Thu 29 Jan 2009
Katherine is hoping that at some point she will meet people with the technical skills she lacks (and has failed to acquire these last few years) to enable her to make a documentary.
2/22/13 I’ve been very lucky to meet Lana Hijazi who is studying for an MFA in film at Syracuse University and we are currently working on the documentary together:
A Court Watcher’s Story: Criminalizing Compassion in the “War on Terror”
In the aftermath of 9/11, the U.S. government flailed about, seeing “terror cells” everywhere.Â It targeted for prosecution many prominent Muslims across the country, particularly those associated with Muslim charity. Dr. Rafil Dhafir is one of these people.Â He was held without bail for 31 months and then sentenced to 22 years in a U.S. prison for a crime he was never charged with in a court of law — money laundering to help terrorist organizations.Â His real crime was speaking out against the U.S. and U.K.-sponsored UN sanctions on Iraq and sending aid to starving Iraqi civilians during the brutal embargo.
In Syracuse, New York, where he was tried, art student Katherine Hughes took a leave from her studies in order to witness his trial.Â Her passion for the preservation of civil liberties was ignited 36 years ago when she saw a documentary of the Allies going into the concentration camp Bergen-Belsen.Â Since then she has known that if anything similar happened in her lifetime she didn’t want to be a bystander.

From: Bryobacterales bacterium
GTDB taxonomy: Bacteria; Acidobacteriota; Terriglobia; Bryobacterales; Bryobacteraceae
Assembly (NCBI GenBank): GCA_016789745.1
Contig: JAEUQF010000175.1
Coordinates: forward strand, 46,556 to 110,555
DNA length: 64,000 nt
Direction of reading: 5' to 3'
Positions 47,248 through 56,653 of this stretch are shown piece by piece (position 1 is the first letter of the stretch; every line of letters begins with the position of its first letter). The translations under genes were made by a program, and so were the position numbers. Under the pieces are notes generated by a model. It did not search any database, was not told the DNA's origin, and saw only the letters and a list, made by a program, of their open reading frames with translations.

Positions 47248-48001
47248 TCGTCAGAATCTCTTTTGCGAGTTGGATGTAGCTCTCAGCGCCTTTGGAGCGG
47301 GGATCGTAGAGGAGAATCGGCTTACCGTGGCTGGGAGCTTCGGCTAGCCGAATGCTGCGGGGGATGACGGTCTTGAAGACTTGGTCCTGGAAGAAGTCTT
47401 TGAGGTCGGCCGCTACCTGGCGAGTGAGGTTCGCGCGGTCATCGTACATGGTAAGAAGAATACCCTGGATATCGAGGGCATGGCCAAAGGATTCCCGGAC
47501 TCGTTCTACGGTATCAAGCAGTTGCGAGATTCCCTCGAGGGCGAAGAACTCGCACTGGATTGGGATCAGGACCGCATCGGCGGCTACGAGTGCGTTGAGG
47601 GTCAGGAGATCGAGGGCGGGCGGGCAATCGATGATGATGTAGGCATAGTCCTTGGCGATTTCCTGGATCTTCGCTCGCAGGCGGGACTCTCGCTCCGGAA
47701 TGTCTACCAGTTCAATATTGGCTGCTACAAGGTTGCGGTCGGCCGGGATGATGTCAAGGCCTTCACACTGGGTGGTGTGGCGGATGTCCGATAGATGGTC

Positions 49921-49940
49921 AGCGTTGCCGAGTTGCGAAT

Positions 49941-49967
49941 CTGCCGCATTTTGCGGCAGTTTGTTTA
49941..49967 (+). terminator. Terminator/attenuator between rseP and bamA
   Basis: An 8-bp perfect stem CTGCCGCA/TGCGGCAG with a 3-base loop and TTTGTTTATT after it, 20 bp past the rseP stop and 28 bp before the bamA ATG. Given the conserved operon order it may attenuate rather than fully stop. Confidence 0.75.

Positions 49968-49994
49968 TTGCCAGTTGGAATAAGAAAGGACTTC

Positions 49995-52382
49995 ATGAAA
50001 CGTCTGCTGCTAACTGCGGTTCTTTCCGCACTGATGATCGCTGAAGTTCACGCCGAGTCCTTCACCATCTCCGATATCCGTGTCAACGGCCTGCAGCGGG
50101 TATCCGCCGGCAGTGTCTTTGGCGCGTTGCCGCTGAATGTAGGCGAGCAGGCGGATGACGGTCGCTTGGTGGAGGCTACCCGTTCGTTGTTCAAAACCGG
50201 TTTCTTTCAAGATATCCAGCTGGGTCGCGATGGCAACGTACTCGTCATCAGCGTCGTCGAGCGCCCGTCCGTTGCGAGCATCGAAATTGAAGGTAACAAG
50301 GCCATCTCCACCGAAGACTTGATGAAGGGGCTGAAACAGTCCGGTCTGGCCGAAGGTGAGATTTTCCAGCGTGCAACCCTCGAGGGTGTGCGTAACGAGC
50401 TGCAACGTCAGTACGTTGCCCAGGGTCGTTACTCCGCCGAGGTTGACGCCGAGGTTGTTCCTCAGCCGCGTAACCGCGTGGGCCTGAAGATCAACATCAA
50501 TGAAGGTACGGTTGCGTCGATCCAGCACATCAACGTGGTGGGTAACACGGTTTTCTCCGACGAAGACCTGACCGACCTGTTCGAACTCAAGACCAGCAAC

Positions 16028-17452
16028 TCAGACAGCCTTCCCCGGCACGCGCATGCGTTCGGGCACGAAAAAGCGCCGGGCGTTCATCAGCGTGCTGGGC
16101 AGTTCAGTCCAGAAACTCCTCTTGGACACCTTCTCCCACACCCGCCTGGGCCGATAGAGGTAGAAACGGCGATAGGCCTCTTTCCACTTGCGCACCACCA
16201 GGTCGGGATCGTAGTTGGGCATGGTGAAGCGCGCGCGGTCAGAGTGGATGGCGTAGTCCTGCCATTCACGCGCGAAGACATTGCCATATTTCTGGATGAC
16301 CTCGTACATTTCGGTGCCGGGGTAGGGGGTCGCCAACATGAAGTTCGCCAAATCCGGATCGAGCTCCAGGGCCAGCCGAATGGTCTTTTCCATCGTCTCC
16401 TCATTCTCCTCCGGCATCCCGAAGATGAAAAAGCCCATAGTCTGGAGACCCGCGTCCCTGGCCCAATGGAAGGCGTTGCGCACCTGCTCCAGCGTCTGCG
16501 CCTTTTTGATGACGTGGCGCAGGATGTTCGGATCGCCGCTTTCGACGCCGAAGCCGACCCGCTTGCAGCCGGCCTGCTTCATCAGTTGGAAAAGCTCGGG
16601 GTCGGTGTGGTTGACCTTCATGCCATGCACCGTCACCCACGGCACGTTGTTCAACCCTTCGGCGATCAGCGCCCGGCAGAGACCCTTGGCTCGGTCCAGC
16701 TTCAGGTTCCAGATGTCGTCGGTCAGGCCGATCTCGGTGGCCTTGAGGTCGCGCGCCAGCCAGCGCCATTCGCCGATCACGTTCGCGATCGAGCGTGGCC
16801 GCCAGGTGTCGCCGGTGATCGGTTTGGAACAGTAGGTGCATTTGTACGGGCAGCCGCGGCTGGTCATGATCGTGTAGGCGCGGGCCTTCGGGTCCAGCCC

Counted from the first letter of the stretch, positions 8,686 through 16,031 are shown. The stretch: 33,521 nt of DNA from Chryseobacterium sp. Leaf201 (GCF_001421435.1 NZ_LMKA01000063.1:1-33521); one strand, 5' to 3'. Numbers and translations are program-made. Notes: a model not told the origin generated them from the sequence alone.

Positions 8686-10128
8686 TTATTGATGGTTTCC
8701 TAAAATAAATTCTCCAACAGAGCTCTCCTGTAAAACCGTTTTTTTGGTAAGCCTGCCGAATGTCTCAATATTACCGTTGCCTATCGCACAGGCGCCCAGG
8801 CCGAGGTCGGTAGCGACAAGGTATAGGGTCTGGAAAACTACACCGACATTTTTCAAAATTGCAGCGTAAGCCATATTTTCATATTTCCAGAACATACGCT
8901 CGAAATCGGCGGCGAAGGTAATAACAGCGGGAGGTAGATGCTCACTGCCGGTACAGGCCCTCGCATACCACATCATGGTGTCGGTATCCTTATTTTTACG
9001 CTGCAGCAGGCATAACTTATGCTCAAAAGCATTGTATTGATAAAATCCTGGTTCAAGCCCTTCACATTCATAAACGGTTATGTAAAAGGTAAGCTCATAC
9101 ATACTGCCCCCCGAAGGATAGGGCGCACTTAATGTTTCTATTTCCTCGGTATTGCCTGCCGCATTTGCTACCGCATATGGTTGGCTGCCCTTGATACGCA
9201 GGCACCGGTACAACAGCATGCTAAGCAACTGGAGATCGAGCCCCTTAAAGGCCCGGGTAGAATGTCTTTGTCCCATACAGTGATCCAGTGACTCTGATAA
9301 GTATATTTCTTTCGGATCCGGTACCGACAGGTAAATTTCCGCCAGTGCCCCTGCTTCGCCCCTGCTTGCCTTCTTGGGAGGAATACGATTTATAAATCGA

One of a dozen people who volunteered as Court Watchers for the American Civil Liberties Union (ACLU), Hughes attended the 14-week trial and took notes for 5 hours each day. Dismayed by what she witnessed in the courtroom and the uncritical coverage in the local newspaper, she has dedicated the last 5 years to seeking justice for Dr. Dhafir.
This film is the story of the terrible cost of one man’s humanitarian outreach, and one woman’s efforts to shed light on how the U.S. government so thoroughly perverted a system of justice it purports to uphold.